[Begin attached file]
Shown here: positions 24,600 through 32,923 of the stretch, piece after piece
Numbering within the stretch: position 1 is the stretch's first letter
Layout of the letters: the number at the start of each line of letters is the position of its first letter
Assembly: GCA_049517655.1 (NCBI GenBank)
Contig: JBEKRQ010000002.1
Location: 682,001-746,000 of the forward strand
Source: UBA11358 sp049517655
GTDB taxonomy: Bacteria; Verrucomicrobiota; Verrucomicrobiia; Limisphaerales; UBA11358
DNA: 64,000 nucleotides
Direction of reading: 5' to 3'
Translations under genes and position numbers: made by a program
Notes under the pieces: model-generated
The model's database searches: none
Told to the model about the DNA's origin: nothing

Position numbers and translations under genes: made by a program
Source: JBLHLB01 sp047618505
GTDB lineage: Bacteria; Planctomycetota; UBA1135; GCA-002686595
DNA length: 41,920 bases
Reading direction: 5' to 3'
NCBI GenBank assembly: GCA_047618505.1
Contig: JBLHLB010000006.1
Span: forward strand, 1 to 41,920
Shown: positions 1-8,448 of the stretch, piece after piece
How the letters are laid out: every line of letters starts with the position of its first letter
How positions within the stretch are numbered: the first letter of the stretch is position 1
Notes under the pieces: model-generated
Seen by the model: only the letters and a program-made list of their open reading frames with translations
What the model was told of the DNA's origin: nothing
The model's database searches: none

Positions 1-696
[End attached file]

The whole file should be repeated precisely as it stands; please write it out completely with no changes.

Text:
Shown here: positions 24,600 through 32,923 of the stretch, piece after piece
Numbering within the stretch: position 1 is the stretch's first letter
Layout of the letters: the number at the start of each line of letters is the position of its first letter
Assembly: GCA_049517655.1 (NCBI GenBank)
Contig: JBEKRQ010000002.1
Location: 682,001-746,000 of the forward strand
Source: UBA11358 sp049517655
GTDB taxonomy: Bacteria; Verrucomicrobiota; Verrucomicrobiia; Limisphaerales; UBA11358
DNA: 64,000 nucleotides
Direction of reading: 5' to 3'
Translations under genes and position numbers: made by a program
Notes under the pieces: model-generated
The model's database searches: none
Told to the model about the DNA's origin: nothing

Position numbers and translations under genes: made by a program
Source: JBLHLB01 sp047618505
GTDB lineage: Bacteria; Planctomycetota; UBA1135; GCA-002686595
DNA length: 41,920 bases
Reading direction: 5' to 3'
NCBI GenBank assembly: GCA_047618505.1
Contig: JBLHLB010000006.1
Span: forward strand, 1 to 41,920
Shown: positions 1-8,448 of the stretch, piece after piece
How the letters are laid out: every line of letters starts with the position of its first letter
How positions within the stretch are numbered: the first letter of the stretch is position 1
Notes under the pieces: model-generated
Seen by the model: only the letters and a program-made list of their open reading frames with translations
What the model was told of the DNA's origin: nothing
The model's database searches: none

Positions 1-696